January 1: The first installment of Laurence Sterne’s TristramShandy was published 250 years ago today. Some of the novel’s first criticsdismissed it—”Nothing odd will do long,” Samuel Johnson sniffed—andsome just threw up their pens: “This is a humorous performance, of whichwe are unable to convey any distinct ideas to our readers,” said the LondonCritical Review. But the book was an immediate hit, and the author, untilthen an unknown Yorkshire parson, became the rage of literary London. Today,says Italo Calvino, Tristram Shandy remains important as the “undoubtedprogenitor” of the avant-garde novel for its structural inventionsand oddities—misplaced chapters, sentences that begin in one volume and finishin the next, doodles, and empty black pages.
Calvino’s “progenitor”alludes to the famous clock-winding scene in which Sterne’s young hero isconceived. A regular man, Mr. Shandy was in the habit of enjoying two householdprivileges on the first Sunday evening of every month. The first was to windthe big family clock; the second was embraced upon retiring to bed. The soundof Mr. Shandy tending to the clock aroused little more than apprehension inMrs. Shandy, though her husband was not normally denied. On the Sunday inquestion, Mr. Shandy was fully wound, but Mrs. Shandy does not appear to havebeen concentrating:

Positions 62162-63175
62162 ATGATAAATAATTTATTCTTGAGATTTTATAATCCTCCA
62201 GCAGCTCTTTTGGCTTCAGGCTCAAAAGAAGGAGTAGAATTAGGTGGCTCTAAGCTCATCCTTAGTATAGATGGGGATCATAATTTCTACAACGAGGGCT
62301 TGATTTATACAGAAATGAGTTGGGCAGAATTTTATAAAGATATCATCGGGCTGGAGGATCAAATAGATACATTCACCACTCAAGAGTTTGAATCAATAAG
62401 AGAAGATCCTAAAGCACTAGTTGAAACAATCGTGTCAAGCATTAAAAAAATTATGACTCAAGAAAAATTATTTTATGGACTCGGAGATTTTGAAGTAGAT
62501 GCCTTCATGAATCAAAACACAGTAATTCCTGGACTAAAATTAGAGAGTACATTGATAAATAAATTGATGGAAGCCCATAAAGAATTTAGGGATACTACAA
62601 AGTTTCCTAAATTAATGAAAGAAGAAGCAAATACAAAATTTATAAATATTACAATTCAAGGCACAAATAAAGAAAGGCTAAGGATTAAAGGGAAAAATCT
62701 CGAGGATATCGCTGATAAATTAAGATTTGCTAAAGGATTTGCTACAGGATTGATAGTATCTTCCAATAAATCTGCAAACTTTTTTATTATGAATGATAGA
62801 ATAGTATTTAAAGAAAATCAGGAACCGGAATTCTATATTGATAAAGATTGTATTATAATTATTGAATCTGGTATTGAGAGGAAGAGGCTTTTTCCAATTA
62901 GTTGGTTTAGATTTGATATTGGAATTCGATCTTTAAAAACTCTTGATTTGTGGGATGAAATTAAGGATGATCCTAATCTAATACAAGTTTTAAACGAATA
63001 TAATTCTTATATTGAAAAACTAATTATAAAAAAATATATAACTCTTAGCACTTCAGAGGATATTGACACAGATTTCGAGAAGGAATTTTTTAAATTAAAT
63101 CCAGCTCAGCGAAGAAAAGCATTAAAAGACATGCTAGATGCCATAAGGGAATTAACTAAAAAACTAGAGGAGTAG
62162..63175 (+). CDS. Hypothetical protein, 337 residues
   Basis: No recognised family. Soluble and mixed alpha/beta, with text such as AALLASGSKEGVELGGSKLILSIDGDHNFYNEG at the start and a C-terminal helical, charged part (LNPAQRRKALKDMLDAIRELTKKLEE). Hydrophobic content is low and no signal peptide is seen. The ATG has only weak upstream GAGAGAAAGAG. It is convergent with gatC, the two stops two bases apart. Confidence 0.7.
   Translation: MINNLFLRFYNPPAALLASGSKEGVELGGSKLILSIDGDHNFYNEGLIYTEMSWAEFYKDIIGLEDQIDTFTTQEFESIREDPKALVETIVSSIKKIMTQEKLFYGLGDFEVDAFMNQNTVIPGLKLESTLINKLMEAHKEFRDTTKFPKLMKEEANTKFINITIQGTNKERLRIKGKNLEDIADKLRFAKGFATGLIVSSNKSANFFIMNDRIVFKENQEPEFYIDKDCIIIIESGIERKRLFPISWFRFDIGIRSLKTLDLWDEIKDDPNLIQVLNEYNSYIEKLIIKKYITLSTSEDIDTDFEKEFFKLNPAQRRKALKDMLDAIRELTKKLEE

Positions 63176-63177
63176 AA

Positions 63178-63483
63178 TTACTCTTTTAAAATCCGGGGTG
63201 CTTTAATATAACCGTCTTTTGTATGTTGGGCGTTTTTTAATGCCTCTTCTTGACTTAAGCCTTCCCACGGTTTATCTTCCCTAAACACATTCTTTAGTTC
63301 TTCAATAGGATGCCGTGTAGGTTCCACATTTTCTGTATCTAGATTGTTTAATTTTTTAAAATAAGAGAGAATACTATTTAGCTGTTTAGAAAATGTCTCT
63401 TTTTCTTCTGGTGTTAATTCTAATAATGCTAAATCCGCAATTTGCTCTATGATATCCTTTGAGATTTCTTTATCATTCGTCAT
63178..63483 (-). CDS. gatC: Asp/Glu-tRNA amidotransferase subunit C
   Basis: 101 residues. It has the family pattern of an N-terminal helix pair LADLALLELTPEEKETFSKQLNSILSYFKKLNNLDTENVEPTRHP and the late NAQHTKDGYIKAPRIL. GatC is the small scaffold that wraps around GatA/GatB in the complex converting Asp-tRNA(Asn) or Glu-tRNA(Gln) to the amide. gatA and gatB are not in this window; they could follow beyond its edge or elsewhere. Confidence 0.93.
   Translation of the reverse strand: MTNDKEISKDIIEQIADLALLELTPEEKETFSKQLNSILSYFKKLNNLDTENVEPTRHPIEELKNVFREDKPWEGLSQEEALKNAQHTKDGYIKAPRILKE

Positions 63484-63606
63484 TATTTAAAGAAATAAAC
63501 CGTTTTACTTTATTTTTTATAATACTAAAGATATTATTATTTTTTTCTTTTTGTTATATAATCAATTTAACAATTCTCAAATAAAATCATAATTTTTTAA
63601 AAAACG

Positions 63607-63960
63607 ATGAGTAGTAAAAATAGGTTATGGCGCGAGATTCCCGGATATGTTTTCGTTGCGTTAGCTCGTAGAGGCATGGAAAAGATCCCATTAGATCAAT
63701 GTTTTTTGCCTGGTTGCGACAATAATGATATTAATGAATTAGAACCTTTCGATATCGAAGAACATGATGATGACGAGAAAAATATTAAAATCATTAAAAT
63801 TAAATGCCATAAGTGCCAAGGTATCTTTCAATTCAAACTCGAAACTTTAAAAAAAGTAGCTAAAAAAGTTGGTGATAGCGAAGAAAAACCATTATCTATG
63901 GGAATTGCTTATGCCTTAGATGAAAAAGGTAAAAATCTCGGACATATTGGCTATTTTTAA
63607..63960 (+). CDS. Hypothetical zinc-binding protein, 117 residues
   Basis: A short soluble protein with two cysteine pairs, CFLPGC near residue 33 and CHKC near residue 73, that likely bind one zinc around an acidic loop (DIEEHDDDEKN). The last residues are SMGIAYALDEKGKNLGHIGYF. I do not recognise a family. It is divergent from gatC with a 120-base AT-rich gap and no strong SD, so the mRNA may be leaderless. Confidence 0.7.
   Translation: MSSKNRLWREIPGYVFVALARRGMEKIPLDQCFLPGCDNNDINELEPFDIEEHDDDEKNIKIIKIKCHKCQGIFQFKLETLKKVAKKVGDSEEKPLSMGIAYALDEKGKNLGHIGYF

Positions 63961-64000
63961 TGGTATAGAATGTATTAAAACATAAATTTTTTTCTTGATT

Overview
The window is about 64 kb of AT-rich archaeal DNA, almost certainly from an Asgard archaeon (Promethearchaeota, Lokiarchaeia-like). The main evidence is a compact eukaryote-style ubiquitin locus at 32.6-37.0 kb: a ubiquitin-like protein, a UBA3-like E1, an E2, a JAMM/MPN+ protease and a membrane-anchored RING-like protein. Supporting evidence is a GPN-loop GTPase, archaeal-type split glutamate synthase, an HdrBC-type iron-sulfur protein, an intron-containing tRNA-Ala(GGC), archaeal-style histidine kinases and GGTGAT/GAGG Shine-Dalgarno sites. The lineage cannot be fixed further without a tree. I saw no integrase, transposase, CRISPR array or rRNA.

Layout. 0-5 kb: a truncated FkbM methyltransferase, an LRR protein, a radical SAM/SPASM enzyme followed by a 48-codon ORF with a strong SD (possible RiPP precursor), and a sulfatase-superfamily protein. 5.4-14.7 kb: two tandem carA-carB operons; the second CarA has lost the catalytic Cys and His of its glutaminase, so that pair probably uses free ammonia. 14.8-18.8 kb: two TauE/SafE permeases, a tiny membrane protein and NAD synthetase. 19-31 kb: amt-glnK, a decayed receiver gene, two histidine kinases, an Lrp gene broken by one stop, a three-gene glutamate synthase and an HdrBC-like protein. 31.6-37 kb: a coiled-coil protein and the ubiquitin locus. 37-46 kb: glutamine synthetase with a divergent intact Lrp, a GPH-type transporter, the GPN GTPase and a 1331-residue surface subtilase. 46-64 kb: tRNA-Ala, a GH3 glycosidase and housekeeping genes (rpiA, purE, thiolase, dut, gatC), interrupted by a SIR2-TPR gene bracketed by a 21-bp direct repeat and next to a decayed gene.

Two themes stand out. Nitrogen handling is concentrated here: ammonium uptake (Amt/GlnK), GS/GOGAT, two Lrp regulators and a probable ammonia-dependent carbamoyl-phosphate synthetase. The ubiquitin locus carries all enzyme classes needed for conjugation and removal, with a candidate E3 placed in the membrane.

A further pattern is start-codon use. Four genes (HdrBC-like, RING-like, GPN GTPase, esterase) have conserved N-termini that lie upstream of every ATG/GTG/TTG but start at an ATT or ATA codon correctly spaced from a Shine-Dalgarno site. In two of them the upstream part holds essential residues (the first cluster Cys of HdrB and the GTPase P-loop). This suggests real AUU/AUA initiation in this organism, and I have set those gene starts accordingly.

Pray, my dear, quoth mymother, have you not forgot to wind up the clock? ——Good G—! cried my father,making an exclamation, but taking care to moderate his voice at the same time, ——Didever woman, since the creation of the world, interrupt a man with such a sillyquestion?
Apparently this passagegained such notoriety that some London prostitutes took to approaching the morebookish-looking of their potential clients with an offer to wind their clocks.If so, it could only have pleased Sterne: when Bishop Warburton asked him totone his subsequent volumes down, he said he’d try, “though laugh my lord,I will, and as loud as I can too.” My book, he said, “is for thelaughing-part of the world—for the melancholy part of it, I have nothing but myprayers—so God help them.”
Daybook is contributed by Steve King, who teaches in the English Department of Memorial University in St. John’s, Newfoundland. His literary daybook began as a radio series syndicated nationally in Canada. He can be found online at todayinliterature.com.